People converse everywhere, of course, but a year of living in Japan showed me that being with other people doesn't automatically mean constant talking. In our culture, silence feels awkward and people feel the need to fill the empty space. In Japan, friends chat, but there's no weirdness in silence and no expectation of small talk with strangers or acquaintances.

Small is very much a part of American culture, but that doesn't mean it comes natural to all of us. For introverts, small talk is often painful, and can make us feel like we don't fit in within our own culture. But again, making small talk is valued as the norm and people who struggle with it are seen as defective. Nevermind that perfectly healthy people from other countries have to learn the art of American small talk, especially those who come from countries where it's not only uncommon, but inappropriate to chit chat about unimportant things.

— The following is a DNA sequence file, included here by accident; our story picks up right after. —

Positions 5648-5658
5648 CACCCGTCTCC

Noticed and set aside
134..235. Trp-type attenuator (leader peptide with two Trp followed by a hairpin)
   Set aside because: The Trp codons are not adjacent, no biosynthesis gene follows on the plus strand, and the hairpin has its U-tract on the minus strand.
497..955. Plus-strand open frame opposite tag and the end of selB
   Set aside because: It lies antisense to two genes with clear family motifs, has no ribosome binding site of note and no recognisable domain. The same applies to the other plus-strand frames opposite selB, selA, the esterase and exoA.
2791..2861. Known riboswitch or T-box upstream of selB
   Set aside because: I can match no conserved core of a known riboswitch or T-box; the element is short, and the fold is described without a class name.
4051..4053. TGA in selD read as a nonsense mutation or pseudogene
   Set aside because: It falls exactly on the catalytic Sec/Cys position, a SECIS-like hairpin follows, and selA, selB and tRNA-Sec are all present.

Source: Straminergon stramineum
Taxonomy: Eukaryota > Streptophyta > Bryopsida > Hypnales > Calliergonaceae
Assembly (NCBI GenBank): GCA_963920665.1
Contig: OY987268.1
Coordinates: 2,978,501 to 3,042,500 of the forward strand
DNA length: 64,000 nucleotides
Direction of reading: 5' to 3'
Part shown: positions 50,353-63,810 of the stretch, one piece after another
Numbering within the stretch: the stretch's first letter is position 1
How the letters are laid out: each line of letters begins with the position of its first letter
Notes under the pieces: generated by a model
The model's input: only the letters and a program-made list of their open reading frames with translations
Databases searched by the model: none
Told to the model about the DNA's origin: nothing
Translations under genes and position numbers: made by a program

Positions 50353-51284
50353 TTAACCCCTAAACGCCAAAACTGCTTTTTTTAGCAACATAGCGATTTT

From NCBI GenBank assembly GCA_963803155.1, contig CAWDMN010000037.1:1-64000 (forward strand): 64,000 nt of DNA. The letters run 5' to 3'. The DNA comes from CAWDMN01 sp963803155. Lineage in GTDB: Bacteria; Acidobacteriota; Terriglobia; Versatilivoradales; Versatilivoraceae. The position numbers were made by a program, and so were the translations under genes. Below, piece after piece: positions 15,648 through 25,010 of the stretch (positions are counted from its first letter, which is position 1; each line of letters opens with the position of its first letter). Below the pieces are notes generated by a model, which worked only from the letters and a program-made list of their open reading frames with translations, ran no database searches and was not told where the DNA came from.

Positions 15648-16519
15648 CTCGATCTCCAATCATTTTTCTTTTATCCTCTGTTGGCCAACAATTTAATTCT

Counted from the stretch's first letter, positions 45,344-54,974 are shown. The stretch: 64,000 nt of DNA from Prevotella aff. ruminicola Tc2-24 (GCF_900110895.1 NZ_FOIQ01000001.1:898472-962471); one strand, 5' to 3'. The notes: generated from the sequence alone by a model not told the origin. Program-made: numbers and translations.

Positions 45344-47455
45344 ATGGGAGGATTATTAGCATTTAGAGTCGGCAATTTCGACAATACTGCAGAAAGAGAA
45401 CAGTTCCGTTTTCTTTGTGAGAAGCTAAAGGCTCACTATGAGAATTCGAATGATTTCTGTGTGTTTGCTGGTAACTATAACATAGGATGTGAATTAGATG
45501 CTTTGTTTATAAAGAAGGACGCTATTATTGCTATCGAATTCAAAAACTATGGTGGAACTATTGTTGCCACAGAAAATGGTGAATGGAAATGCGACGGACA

RELATED: We Can't All Be Extroverts. Just Ask This Once Painfully Shy, Famous, Talented Introvert.

My introverted husband once took an Uber after a long day of working with people. He got a negative review from the driver, who simply wrote, "Not much of a conversationalist." This was a person my husband paid to drive him someplace—why the expectation of chattiness? I have no doubt that my husband was courteous—he's never not courteous—but he was quiet. And for wanting to sit in silence and think instead of shooting the breeze with a stranger he'd likely never see again, he was seen in a negative light.